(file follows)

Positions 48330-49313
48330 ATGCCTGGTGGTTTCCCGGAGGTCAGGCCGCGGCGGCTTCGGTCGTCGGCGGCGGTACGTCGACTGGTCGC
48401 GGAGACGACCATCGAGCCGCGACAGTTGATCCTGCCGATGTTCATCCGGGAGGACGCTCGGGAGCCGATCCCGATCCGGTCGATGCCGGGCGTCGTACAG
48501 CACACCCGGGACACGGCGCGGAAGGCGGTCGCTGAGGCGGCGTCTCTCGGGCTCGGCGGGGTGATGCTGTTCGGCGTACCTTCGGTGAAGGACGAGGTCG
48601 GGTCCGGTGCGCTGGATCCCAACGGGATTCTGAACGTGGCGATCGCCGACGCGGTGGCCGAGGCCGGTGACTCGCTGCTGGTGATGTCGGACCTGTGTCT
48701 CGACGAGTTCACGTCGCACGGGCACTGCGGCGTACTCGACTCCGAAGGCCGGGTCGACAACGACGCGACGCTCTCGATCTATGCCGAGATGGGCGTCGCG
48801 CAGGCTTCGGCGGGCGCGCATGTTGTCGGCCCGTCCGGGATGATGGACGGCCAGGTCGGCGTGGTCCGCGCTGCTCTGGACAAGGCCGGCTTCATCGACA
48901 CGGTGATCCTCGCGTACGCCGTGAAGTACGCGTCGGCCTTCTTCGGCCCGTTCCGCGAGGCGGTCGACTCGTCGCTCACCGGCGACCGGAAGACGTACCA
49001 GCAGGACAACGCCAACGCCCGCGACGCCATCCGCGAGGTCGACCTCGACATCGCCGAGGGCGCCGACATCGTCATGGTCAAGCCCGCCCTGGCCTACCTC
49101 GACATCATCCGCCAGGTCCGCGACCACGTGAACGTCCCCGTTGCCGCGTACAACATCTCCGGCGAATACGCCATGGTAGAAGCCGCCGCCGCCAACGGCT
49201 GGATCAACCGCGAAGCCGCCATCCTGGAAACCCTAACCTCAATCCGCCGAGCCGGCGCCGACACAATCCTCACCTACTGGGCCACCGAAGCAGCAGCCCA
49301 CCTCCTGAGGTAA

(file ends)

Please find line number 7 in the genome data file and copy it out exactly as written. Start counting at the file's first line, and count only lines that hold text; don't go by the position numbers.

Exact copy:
48801 CAGGCTTCGGCGGGCGCGCATGTTGTCGGCCCGTCCGGGATGATGGACGGCCAGGTCGGCGTGGTCCGCGCTGCTCTGGACAAGGCCGGCTTCATCGACA